Evaluation of a field appropriate membrane filtration method for the detection of Vibrio cholerae for the measurement of biosand filter performance in the Artibonite Valley, Haiti

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This study developed a low-cost and accurate method for field enumeration of Vibrio cholerae. Additionally, the removal efficiency of V. cholerae and coliform bacteria using biosand filtration was evaluated. Results indicate that coliform removal efficiency generally exceeded V. cholerae removal, thus highlighting the importance of conducting pathogen specific tests rather than relying completely on indicator organisms.
TitleEvaluation of a field appropriate membrane filtration method for the detection of Vibrio cholerae for the measurement of biosand filter performance in the Artibonite Valley, Haiti
Publication TypeJournal Article
Year of Publication2015
AuthorsThomson, AA, Gunsch, CK
JournalEnvironmental Monitoring and Assessment
Volume187
Issue8
Date PublishedJan-08-2015
ISSN0167-6369
Keywordsbiosand filter, Cholera, Haiti, Indicator organism, Vibrio cholerae enumeration
AbstractBiosand filters in the Artibonite Valley of Haiti, the epicenter of the cholera epidemic that began in October 2010, were tested for total coliform and Vibrio cholerae removal efficiencies. While coliform are often used as an indicator organism for pathogenic bacteria, a correlation has never been established linking the concentration of coliform and V. cholerae, thecausative agent for cholera. Hence, a method for field enumeration of V. cholerae was developed and tested. To this end, a plate count test utilizing membrane filtration technique was developed to measure viable V. cholerae cell concentration in the field. Method accuracy was confirmedby comparing plate count concentrations to microscopic counts. Additionally, biosand filters were sampled and removal efficiencies of V. cholerae and coliform bacteria compared. The correlation between removal efficiency and time in operation, biofilm ('schmutzdecke') composition, and idle time was also investigated. The plate count method for V. cholerae was found to accurately reflect microscope counts and was shown to be effective in the field. Overall, coliform concentration was not an appropriate indicator of V. cholerae concentration. In 90 % of the influent samples from the study, coliform underestimated V. cholerae concentration (n = 26). Furthermore, coliform removal efficiency was higher than for V. cholerae hence providing a conservative measurement. Finally, time in operation and idle time were found to be important parameters controlling performance. Overall, this method shows promise for field applications and should be expanded to additional studies to confirm its efficacy to test for V. cholerae in various source waters.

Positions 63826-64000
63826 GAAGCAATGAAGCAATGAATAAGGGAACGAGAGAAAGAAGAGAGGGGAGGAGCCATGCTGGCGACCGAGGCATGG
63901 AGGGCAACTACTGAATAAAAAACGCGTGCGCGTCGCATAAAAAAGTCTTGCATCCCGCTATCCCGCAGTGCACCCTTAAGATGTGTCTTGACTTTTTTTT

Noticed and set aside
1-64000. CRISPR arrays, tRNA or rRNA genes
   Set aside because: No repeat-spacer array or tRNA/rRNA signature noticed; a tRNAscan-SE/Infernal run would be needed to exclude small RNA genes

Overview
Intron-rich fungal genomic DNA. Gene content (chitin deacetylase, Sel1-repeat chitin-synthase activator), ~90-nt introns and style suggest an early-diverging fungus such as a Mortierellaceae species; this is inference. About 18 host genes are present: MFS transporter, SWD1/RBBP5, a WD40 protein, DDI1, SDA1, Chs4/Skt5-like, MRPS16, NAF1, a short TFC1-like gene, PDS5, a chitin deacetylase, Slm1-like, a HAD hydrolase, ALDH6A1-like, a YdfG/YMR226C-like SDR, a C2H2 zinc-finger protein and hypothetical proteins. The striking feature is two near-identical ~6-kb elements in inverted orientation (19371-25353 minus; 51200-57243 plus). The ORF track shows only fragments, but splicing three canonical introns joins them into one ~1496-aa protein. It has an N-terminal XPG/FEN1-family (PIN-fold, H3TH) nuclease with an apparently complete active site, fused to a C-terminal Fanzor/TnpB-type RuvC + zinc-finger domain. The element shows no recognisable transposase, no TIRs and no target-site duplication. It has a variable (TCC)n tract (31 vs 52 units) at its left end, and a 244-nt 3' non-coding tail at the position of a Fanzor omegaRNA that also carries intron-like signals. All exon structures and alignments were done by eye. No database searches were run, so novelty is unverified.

URLhttp://link.springer.com/10.1007/s10661-015-4677-1http://link.springer.com/content/pdf/10.1007/s10661-015-4677-1
DOI10.1007/s10661-015-4677-1
Short TitleEnviron Monit Assess

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